A typical weekend saw me sitting or reclining on my bed, watching comedy shows on Netflix (avoid feelings! Avoid ads! Avoid paying for cable!), occasionally screening calls from my parents (avoid feelings and accountability to those who love me!), and writing letters to my friends (avoid the phone!) I interacted enough with humans at work. Let me read my gazillions of books in peace (avoid the outside world!). I was too wrapped up in anxiety and my puffy quilt to attend a Women’s March and all prior/subsequent protests.

My lax, avoidant attitude towards the news has only changed this past year, when a month’s worth of government-induced garbage happens every day. To miss a day is to miss a lot. Most of the time, I still miss a lot, but I sign 324,342,784 times more petitions than I used to. I, oblivious and off doing my own thing, used to wait for my mom or my best friend of 20 years (hi Mel!) to fill me in on what I needed to know, in for the most part environmental/social justice arenas and celebrity/entertainment news, respectively. For proof of my anti-involvement in the news ‘cycle,’ I joined Twitter in November 2016. It feels like I was one of the last people to do so, behind even scores of grandmas and  fake news bots.

2017, Dan Rather, and tackling anxiety make me want to try harder. Dan Rather’s What Unites Us has spoken to me in a profound way. (If you don’t have time to read the whole book, the linked article sums up much of what is gloriously human(e) about Rather’s work.) It is so easy to be critical, and judge, and immediately fly into a rage about someone whose opinions differ from yours or at all the idiots commenting online about issues they have not spent any time actually cranking their brain-gears about. The campaign against human decency that is our current political “leadership” has worked wonders for my involvement in the world. Translation: thanks drumpf, for violently shoving me into my status as an activist and better human.

I have donated more money to more charitable organizations and political movements than ever before in my life. I have stepped up to deal with my anxiety rather than let it rule me. And, I am consciously trying to be less of an asshole to people who don’t deserve it, a noble act for those of us who work with the public.

As a librarian, I can’t stop reading. Instead, I’m trying to intentionally read for better reasons, like learning and self-improvement. What Unites Us has been both. Reading Mr. Rather, one paragraph struck home particularly loudly. He writes about his modest neighborhood during the Great Depression:

The neighborhood tried as best it could to help these families stay alive. If we had leftovers after supper, we would walk them across the street. One of my earliest impressions was taking that short journey with my father. You might think that these families were humiliated by the offerings, but there is no dignity in being hungry. And there was no judgment or disdain on the part of those offering assistance. No one wondered why those neighbors weren’t working, and no one passed moral judgments on their inability to fend for themselves. We understood that in life, some are dealt aces, some tens, and some deuces.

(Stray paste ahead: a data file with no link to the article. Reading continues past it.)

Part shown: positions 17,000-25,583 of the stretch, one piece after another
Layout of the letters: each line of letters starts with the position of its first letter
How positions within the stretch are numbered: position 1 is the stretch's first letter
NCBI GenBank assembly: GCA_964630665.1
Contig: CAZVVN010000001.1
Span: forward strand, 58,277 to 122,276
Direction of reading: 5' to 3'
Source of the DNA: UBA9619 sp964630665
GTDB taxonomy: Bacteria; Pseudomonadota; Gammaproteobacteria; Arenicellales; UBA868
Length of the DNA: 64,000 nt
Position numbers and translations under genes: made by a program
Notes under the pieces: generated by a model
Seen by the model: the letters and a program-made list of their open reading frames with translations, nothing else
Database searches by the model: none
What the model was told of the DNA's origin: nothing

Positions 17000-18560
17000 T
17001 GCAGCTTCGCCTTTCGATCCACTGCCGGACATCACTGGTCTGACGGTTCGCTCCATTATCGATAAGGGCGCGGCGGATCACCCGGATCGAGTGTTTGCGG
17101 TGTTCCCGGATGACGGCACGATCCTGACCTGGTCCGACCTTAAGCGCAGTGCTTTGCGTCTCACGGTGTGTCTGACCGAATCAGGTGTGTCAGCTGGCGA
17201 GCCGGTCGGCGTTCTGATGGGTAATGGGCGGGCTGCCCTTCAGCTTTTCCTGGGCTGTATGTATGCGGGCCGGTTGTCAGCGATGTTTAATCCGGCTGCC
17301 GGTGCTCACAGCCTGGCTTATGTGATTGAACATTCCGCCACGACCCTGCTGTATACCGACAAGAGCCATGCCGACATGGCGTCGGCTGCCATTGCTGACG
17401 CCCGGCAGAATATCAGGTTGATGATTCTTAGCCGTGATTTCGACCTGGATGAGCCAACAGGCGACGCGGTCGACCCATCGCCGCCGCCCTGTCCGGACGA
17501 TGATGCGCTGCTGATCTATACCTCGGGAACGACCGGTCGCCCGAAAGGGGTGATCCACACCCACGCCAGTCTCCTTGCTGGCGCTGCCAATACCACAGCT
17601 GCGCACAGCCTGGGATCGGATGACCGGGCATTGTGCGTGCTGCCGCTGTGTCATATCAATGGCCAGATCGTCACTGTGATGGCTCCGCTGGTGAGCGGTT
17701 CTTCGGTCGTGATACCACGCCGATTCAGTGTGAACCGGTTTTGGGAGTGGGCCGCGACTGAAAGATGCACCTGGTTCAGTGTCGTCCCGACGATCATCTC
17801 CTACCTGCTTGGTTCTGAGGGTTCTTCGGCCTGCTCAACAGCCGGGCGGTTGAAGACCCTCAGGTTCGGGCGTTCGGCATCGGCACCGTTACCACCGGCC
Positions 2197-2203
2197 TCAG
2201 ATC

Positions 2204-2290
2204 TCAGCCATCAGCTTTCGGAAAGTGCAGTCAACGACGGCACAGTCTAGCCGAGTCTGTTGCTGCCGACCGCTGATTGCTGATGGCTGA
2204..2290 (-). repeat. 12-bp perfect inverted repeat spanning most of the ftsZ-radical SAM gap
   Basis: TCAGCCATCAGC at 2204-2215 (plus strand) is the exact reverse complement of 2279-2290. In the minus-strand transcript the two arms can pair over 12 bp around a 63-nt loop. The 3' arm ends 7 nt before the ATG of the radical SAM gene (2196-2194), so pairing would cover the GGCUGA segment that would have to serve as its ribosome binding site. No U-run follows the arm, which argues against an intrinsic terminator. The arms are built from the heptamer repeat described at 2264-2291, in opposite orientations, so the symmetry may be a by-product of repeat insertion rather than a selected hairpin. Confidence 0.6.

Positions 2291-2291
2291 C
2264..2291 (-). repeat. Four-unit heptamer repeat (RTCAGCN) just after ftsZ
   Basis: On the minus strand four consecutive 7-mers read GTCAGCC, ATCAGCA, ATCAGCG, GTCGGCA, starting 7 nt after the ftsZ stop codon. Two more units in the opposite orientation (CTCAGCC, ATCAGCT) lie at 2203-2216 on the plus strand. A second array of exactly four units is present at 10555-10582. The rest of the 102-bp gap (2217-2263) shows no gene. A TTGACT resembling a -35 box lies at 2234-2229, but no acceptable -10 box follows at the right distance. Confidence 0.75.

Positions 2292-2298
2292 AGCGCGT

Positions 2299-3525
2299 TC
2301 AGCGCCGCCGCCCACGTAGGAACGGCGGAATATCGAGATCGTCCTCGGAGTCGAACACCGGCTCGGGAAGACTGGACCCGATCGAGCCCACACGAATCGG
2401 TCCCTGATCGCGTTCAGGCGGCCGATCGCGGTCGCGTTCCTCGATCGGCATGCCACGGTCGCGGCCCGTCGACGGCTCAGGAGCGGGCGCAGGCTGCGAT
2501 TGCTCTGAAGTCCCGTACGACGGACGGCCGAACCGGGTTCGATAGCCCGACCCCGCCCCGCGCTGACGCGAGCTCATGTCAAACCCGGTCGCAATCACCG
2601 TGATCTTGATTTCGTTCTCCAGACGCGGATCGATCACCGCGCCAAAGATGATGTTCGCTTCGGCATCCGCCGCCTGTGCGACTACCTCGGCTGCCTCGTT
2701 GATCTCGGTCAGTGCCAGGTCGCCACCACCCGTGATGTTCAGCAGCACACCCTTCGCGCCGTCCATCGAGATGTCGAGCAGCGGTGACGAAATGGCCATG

He went on to say their behavior was not heroic, but instead neighborly.

On vacations during childhood, when my family was complete, we played cards. Of course the kid-friendly go fish, but also poker and gin, where I learned either my card showed up or it didn’t, and I had to maneuver my hand to my advantage. The luck of the draw, Mr. Rather states, birthed everyone into their circumstances. What you do with your hand is based on your adaptability and intellect, but what you do with your hand is also connected to what the other players can do with theirs. Empathy means not only considering other people’s perspectives, but at the most fundamental level, acknowledging their humanity and worth. Our culture’s polarization problem desperately needs more empathy, more kindness, more patience, more thinking-before-speaking. Less judgment, less us-versus-them, and less screaming.

So, like, less Fox News.

Adults need to try to empathize with one another. Neighbors looking out for neighbors. (A topic addressed poignantly by Michael Moore’s movie Where to Invade Next.)

As a devout supporter of the United States Postal Service, I will similarly not stop writing letters. During February, I wrote at least one letter per day (with only 2 days off to rest my hand). The Month of Letters was not about hermit-ing and avoiding feelings; it was about reaching out and spreading love and joy. I don’t know anyone who doesn’t like getting a letter among the coupons and bills. Doubtful whether I would maintain enthusiasm the whole month, I surprised myself. It turns out I had a lot to say.

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List of MoL recipients; love tweets to Dan Rather not included–those hit the Twitterverse in March

I am trying. I definitely scream less. Maybe tomorrow I will even try to get to yoga.